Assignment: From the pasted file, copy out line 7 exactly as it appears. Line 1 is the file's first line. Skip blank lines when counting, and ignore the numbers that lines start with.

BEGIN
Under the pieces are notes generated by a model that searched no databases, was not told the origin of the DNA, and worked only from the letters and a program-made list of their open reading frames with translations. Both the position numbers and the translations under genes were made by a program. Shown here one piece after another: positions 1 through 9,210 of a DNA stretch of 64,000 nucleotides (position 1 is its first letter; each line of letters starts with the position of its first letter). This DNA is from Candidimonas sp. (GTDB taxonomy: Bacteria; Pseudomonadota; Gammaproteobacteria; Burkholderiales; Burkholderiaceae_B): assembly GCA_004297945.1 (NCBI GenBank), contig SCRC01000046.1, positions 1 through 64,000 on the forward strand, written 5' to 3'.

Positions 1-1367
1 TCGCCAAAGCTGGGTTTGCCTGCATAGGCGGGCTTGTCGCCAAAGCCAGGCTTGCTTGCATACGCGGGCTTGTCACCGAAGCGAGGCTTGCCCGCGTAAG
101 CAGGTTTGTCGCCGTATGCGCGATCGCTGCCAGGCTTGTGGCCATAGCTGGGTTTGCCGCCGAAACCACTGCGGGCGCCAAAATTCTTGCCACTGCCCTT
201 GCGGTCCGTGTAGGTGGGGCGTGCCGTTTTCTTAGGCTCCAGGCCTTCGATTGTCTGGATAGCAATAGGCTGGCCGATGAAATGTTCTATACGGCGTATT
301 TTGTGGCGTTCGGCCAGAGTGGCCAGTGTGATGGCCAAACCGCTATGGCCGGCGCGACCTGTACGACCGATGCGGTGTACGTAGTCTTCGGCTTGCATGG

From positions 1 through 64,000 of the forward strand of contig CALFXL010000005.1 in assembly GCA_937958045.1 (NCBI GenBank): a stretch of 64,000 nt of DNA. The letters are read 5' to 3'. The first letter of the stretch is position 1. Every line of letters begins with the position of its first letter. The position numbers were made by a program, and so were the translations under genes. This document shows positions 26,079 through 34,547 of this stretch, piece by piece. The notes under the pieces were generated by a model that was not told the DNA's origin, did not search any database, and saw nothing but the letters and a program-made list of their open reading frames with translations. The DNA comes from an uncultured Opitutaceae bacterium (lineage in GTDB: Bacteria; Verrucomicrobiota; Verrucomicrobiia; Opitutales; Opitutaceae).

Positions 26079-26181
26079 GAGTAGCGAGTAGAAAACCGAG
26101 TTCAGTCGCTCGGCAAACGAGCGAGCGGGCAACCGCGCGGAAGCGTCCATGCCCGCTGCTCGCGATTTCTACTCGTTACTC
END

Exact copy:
From positions 1 through 64,000 of the forward strand of contig CALFXL010000005.1 in assembly GCA_937958045.1 (NCBI GenBank): a stretch of 64,000 nt of DNA. The letters are read 5' to 3'. The first letter of the stretch is position 1. Every line of letters begins with the position of its first letter. The position numbers were made by a program, and so were the translations under genes. This document shows positions 26,079 through 34,547 of this stretch, piece by piece. The notes under the pieces were generated by a model that was not told the DNA's origin, did not search any database, and saw nothing but the letters and a program-made list of their open reading frames with translations. The DNA comes from an uncultured Opitutaceae bacterium (lineage in GTDB: Bacteria; Verrucomicrobiota; Verrucomicrobiia; Opitutales; Opitutaceae).